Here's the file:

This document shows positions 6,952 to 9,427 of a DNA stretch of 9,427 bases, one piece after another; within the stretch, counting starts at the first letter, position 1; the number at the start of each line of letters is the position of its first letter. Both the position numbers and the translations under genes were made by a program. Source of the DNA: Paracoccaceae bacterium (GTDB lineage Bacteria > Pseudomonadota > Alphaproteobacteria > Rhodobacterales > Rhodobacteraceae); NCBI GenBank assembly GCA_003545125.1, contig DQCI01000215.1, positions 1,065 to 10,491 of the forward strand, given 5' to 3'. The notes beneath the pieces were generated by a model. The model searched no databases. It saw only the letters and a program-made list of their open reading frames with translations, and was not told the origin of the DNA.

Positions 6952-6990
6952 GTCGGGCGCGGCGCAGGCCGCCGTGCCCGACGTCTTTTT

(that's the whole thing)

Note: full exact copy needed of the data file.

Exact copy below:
This document shows positions 6,952 to 9,427 of a DNA stretch of 9,427 bases, one piece after another; within the stretch, counting starts at the first letter, position 1; the number at the start of each line of letters is the position of its first letter. Both the position numbers and the translations under genes were made by a program. Source of the DNA: Paracoccaceae bacterium (GTDB lineage Bacteria > Pseudomonadota > Alphaproteobacteria > Rhodobacterales > Rhodobacteraceae); NCBI GenBank assembly GCA_003545125.1, contig DQCI01000215.1, positions 1,065 to 10,491 of the forward strand, given 5' to 3'. The notes beneath the pieces were generated by a model. The model searched no databases. It saw only the letters and a program-made list of their open reading frames with translations, and was not told the origin of the DNA.

Positions 6952-6990
6952 GTCGGGCGCGGCGCAGGCCGCCGTGCCCGACGTCTTTTT